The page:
He will be used to teach children about reptiles and will eventually be sent to a zoo, aquarium or alligator farm in the South when he becomes too large to be reliably handled.

Mr. Ansell said alligators are sometimes taken as pets because they appear cute when they are smaller. But they can quickly grow to be strong and, even at Golf Course’s age, can take off a person’s finger.

“They’re always going to be dangerous,” Mr. Ansell said, adding that even pets like iguanas and snakes can be dangerous if not properly cared for.

He advised that families looking to purchase a pet, be it a dog, cat, fish or lizard, make sure they do they do their research first.

“People don’t realize what they’re getting into until it’s too late,” he said.

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01/04/12 5:45pm
01/04/2012 5:45 PM

LONG ISLAND AQUARIUM COURTESY PHOTO | Three of Long Island Aquarium’s North American river otters get ready to move west to Utah’s The Living Planet Aquarium.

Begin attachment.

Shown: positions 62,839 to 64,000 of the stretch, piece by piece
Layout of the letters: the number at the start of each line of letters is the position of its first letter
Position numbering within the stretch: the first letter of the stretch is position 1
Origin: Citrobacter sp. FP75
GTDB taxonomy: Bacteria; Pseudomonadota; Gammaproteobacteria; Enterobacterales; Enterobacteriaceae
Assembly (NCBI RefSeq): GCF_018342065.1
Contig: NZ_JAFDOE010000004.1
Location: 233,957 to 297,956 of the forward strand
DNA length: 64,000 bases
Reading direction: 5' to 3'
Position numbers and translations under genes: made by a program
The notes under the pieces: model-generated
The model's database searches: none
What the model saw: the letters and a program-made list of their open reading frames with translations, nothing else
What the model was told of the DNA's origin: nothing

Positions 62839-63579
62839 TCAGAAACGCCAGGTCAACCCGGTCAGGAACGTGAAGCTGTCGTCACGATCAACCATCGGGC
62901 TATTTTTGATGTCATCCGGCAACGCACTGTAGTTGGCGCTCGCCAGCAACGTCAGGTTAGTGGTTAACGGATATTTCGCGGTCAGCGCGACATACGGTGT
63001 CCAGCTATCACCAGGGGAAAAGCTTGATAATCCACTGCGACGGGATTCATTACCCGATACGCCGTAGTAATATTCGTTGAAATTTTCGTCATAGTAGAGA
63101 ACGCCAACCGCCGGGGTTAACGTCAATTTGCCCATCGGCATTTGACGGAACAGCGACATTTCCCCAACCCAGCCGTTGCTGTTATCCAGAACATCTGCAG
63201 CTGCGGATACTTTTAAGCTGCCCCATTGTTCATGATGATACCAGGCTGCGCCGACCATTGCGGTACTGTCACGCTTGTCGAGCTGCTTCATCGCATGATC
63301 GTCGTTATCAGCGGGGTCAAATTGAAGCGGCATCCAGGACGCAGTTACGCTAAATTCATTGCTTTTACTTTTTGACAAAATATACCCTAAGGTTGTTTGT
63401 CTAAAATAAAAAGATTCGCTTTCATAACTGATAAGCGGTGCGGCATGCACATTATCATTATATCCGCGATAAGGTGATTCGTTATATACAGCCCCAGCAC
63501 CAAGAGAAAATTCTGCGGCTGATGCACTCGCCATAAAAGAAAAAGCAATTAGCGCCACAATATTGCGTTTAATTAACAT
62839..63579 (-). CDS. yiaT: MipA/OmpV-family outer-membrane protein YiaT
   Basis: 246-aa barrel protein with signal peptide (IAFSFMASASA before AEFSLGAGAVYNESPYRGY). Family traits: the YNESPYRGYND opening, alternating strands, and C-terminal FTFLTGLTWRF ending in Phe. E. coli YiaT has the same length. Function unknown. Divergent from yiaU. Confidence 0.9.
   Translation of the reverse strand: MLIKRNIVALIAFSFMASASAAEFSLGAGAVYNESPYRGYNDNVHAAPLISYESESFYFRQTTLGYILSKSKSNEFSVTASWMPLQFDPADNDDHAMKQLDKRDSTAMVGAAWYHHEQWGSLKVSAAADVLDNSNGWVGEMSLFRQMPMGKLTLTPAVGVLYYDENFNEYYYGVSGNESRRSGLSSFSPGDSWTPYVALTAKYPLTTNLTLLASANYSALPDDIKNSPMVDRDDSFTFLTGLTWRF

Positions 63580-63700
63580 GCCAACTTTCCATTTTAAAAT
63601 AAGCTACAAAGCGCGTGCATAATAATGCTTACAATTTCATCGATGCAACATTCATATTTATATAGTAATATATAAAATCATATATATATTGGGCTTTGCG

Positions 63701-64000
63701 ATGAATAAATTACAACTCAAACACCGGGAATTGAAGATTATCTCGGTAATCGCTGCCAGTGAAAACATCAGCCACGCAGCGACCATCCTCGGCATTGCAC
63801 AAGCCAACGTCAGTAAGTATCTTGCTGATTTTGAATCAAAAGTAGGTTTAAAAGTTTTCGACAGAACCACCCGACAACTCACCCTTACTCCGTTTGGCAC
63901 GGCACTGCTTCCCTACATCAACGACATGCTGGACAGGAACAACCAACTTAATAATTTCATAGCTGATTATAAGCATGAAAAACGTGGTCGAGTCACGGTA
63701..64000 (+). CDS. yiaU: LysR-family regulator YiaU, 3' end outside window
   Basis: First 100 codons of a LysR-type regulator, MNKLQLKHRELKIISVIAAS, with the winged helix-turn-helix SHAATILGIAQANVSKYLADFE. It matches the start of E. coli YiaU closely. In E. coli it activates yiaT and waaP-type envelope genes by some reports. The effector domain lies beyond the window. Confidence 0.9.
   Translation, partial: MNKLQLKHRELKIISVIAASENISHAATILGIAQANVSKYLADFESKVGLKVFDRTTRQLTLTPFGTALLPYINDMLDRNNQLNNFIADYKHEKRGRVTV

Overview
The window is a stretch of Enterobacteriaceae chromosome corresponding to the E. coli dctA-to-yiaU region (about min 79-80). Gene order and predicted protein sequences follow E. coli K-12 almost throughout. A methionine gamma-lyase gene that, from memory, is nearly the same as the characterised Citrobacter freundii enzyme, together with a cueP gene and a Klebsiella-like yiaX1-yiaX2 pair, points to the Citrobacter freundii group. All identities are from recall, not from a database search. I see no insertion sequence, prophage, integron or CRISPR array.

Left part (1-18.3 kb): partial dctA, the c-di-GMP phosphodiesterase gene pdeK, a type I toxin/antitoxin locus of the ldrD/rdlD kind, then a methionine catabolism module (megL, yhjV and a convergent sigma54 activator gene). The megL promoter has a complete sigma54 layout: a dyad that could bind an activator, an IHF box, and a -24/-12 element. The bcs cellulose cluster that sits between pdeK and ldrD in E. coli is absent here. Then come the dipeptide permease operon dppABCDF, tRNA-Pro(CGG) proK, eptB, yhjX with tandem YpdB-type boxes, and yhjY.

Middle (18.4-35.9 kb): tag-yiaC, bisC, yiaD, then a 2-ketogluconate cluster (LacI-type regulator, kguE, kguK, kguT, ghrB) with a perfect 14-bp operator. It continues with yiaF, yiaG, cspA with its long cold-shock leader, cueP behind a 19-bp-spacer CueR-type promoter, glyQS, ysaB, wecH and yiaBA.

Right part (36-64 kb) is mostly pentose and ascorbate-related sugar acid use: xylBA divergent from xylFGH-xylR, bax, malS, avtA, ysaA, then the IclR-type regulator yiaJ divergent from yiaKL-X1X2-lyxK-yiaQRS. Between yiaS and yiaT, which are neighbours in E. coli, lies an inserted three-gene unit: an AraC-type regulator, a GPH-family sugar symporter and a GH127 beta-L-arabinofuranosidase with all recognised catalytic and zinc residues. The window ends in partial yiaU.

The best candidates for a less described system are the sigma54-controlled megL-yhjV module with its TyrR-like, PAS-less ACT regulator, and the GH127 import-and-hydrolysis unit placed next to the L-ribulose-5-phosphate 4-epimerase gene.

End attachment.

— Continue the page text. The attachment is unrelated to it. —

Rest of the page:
Three of the North American River Otters born to parents PB&J at the Long Island Aquarium in Riverhead are leaving their birth home today.

Cinnamon, Pepper, and Cocoa will be transferred to The Living Planet Aquarium in Utah where they will be part of a larger exhibit.

“We will definitely miss their energy and playfulness, but we know that all three brothers will be staying together and entertaining guests at another facility,” said senior mammal trainer Candyce Paparo. “We are sad to see them go, but know that our current exhibit is regulated for a certain number of animals. We also want to prevent breeding with relatives and to help maintain a healthy captive gene pool in aquarium facilities.”

Long Island Aquarium and Exhibition Center, where the otters were born, is home to the Riverhead Foundation for Marine Research and Preservation, New York’s only authorized marine mammal and sea turtle rescue and rehabilitation center.

The Living Planet Aquarium, where the brothers are moving, is one of Utah’s most popular and unique attractions. They have, among their exhibits, a plethora of wildlife including sharks, octopus, eels, sea horses, and amphibians. Because Utah is a land-locked state, the aquarium proves a unique venue for people to interact with marine creatures.

Atlantis GM Bryan DeLuca said he wished “to commend our husbandry staff that worked countless hours and showed outstanding dedication in caring for these otters.”